We urgently need, therefore, a National Population Policy with the goal of eventually stabilizing our population at a sustainable level, far below today's, after an interim period of negative growth.

Most politicians, big business and its supporting economists call for growth as a solution to all our problems. Apparently, they believe in perpetual growth, which is a mathematical absurdity on a finite planet. There must be limits. Science is demonstrating that human population and consumption in the United States and the world are already too large and are destroying the natural systems that support us. We must not simply stop population growth; we must turn it around.

Since 1972, NPG has been making that case. We do not simply identify the problems, we propose solutions.

A New Series: We are introducing a new series of articles under the title The President's Column. As they appear the articles will be listed chronologically in this section "News and Commentary".

An Introduction to the President’s Column
by Don Mann, President, NPG, Inc.

Since NPG was founded over 40 years ago I have been convinced that NPG at bottom is an economic theory: namely, that our goal should be to maximize per capita income and wealth for all, in a way that would be sustainable for the very long term, and that the only way to achieve that goal is by a negative rate of population growth until our economy has been reduced to a sustainable size.

Read More.

New NPG Paper Sees State of the Union As Touting Further Population Growth
by NPG          on February 11, 2015 in Press Releases            Comments
Analysis of recent State of the Union address finds it “missed a real opportunity” to educate and mobilize the American public on major troublesome trends.
Alexandria, VA (February 3, 2015) – In response to President Obama’s January 20th State of the Union address, Negative Population Growth (NPG) will release a new Forum[…]

Continue Reading →
State of the Union Address: Touting More Growth with More People
by David Simcox      on February 11, 2015 in Forum Papers   Comments
State of the Union Address:  Touting More Growth with More People INTRODUCTION The President’s annual laundry-listing State of the Union address on January 20, 2015 has already been parsed and probed for advantages and potential traps by major media, political think tanks, interest groups and lobbies. But what might the current and prospective government programs […]

Continue Reading →
Negative Population Growth Offering Over $10,000 in 2015 Scholarships
by NPG          on February 3, 2015 in Press Releases  Comments
Funds to be awarded to Essay and Photography Contest winners.
Alexandria, VA (February 3, 2015) – Negative Population Growth (NPG), the nation’s premier organization dedicated to educating Americans regarding the damaging effects of overpopulation, is seeking students interested in competing for academic scholarships ranging from $500 to $2,500.[…]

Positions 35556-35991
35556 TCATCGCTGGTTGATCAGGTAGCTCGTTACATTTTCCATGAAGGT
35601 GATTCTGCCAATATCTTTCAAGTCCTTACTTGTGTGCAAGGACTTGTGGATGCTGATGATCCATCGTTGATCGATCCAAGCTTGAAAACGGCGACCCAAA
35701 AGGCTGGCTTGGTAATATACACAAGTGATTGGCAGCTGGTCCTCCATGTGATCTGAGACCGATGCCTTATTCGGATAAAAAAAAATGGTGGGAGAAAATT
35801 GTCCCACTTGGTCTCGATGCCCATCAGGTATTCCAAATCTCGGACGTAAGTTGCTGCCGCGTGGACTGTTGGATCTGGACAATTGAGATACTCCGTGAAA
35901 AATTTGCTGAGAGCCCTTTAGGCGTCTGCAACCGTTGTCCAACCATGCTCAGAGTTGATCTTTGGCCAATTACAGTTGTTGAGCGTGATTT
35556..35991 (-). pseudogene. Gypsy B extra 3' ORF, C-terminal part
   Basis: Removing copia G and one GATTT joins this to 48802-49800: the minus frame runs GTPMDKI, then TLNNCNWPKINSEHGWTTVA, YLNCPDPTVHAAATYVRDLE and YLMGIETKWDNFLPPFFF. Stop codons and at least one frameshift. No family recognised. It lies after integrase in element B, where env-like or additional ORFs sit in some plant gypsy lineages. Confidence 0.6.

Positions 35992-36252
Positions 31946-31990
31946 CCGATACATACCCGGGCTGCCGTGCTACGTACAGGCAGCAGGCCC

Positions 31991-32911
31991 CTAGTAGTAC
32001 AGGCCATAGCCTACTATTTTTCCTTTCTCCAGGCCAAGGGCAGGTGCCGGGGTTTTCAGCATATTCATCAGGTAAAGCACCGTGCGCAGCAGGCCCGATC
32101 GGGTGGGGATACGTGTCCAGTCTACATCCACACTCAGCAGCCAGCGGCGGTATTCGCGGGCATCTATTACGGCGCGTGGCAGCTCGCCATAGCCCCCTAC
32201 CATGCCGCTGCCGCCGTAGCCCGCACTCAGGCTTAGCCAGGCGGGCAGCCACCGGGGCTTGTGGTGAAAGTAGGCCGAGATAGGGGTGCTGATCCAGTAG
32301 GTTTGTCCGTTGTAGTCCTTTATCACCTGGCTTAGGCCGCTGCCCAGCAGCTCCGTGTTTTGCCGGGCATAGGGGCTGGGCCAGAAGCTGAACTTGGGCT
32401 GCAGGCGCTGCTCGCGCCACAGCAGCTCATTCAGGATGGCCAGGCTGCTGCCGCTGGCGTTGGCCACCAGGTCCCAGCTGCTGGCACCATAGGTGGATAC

10 Principles for Responsible Population

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1.  Population Connection, Google Search, Feb. 14, 2014, First page
This map shows Total Fertility Rate (number of children a woman will have in her lifetime) across our planet, where the most rapid population growth will occur in ...
Zero Population Growth (ZPG) was co-founded in 1968 by Paul ...
Contact Us. Office Headquarters: 2120 L Street NW, Suite 500 ...
About Us. Since 1968, Population Connection (formerly Zero ...
Indonesia Population Approaching U.S. Revives Birth Control ...
When Population Connection was founded as Zero Population ...
Population Connection magazine. Check out the latest issue of ...
Population Connection is a 501(c)(3) organization based in Washington D.C., United States that attempts to stop what they believe is an unsustainable rate of ...
Loading USA population. ... Japan's Aging Population: 4 Reasons Why This is Good News ... Population Education is a program of Population Connection |.
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Population Connection - "World Population" .... New World Order Plan to Kill 90% of the Worlds Populationby ...
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Population Connection, formerly Zero Population Growth or ZPG, was founded in 1968 as the national grassroots population organization that educates young ...

Thanks Dick.  PP is a wonderful organization, but I hardly ever go to meetings.   Omni's climate change events (book forums, demonstrations mainly) are among the very few exceptions.  Al Gore is certainly right, overpopulation is important--although I would change "must" to "should" in his statement.  The main thing that must be done is to put a realistic price on carbon emissions.  I don't know of any good recent books that stress the overpopulation problem.